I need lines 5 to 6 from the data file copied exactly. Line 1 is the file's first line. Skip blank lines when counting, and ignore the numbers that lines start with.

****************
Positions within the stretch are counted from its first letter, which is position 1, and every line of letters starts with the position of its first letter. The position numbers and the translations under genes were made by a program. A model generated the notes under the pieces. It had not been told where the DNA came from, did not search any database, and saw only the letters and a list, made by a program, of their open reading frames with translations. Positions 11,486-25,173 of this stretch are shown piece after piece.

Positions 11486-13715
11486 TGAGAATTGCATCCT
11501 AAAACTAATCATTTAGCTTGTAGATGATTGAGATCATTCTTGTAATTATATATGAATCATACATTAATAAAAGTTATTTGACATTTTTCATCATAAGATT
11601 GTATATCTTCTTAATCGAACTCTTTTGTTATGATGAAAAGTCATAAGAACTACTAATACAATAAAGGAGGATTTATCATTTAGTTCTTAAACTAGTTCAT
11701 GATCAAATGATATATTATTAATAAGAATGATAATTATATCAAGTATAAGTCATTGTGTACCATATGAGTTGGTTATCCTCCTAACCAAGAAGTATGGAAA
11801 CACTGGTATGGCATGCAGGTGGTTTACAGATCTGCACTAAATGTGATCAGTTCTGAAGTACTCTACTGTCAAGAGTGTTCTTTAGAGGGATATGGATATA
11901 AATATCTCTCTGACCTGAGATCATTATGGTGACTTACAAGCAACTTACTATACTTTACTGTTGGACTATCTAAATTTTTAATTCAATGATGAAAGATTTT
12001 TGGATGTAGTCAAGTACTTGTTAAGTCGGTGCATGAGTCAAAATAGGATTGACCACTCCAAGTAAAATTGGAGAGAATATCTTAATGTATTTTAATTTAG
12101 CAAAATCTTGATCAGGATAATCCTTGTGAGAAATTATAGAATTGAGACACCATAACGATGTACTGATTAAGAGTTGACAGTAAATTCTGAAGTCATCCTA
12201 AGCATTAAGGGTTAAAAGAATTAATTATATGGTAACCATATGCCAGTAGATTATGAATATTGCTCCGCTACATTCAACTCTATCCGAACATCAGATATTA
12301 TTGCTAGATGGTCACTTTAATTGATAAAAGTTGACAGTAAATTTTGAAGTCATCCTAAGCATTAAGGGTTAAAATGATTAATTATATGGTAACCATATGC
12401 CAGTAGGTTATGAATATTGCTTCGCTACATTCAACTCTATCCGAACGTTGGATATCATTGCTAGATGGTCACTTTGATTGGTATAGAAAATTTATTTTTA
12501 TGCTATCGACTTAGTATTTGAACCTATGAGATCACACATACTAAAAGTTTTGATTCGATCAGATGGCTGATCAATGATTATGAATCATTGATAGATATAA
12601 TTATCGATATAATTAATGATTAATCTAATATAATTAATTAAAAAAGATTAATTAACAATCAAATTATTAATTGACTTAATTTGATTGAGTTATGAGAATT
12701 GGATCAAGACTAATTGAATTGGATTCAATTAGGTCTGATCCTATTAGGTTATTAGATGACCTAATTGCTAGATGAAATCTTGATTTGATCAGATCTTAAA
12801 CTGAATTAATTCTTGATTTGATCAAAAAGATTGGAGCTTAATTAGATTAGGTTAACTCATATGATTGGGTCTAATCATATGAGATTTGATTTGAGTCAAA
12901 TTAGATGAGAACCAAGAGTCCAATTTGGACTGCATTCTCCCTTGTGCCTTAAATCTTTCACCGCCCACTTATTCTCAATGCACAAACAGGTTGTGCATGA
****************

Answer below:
11601 GTATATCTTCTTAATCGAACTCTTTTGTTATGATGAAAAGTCATAAGAACTACTAATACAATAAAGGAGGATTTATCATTTAGTTCTTAAACTAGTTCAT
11701 GATCAAATGATATATTATTAATAAGAATGATAATTATATCAAGTATAAGTCATTGTGTACCATATGAGTTGGTTATCCTCCTAACCAAGAAGTATGGAAA